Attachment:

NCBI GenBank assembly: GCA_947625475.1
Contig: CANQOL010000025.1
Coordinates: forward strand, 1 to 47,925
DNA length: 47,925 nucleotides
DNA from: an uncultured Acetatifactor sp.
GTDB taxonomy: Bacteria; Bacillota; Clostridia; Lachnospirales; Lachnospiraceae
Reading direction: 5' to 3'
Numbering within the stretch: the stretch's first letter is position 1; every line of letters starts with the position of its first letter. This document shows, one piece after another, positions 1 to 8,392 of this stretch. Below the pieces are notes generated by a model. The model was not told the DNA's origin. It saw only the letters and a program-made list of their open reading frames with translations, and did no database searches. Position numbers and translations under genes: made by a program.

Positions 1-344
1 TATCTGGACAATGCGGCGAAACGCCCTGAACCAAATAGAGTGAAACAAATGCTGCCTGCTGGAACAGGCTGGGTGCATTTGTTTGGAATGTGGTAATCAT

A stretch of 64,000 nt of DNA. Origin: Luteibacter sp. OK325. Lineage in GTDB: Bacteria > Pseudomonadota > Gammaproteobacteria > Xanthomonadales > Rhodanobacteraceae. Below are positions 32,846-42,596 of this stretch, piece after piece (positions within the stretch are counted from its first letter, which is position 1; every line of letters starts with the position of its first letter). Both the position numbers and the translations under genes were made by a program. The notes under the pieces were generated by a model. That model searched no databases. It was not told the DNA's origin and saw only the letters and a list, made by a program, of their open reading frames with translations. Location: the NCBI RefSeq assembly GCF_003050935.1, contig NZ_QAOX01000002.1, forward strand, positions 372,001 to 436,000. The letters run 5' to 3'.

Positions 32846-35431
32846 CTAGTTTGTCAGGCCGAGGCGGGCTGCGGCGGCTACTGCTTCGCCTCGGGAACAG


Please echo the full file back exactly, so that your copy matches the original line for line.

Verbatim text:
NCBI GenBank assembly: GCA_947625475.1
Contig: CANQOL010000025.1
Coordinates: forward strand, 1 to 47,925
DNA length: 47,925 nucleotides
DNA from: an uncultured Acetatifactor sp.
GTDB taxonomy: Bacteria; Bacillota; Clostridia; Lachnospirales; Lachnospiraceae
Reading direction: 5' to 3'
Numbering within the stretch: the stretch's first letter is position 1; every line of letters starts with the position of its first letter. This document shows, one piece after another, positions 1 to 8,392 of this stretch. Below the pieces are notes generated by a model. The model was not told the DNA's origin. It saw only the letters and a program-made list of their open reading frames with translations, and did no database searches. Position numbers and translations under genes: made by a program.

Positions 1-344
1 TATCTGGACAATGCGGCGAAACGCCCTGAACCAAATAGAGTGAAACAAATGCTGCCTGCTGGAACAGGCTGGGTGCATTTGTTTGGAATGTGGTAATCAT

A stretch of 64,000 nt of DNA. Origin: Luteibacter sp. OK325. Lineage in GTDB: Bacteria > Pseudomonadota > Gammaproteobacteria > Xanthomonadales > Rhodanobacteraceae. Below are positions 32,846-42,596 of this stretch, piece after piece (positions within the stretch are counted from its first letter, which is position 1; every line of letters starts with the position of its first letter). Both the position numbers and the translations under genes were made by a program. The notes under the pieces were generated by a model. That model searched no databases. It was not told the DNA's origin and saw only the letters and a list, made by a program, of their open reading frames with translations. Location: the NCBI RefSeq assembly GCF_003050935.1, contig NZ_QAOX01000002.1, forward strand, positions 372,001 to 436,000. The letters run 5' to 3'.

Positions 32846-35431
32846 CTAGTTTGTCAGGCCGAGGCGGGCTGCGGCGGCTACTGCTTCGCCTCGGGAACAG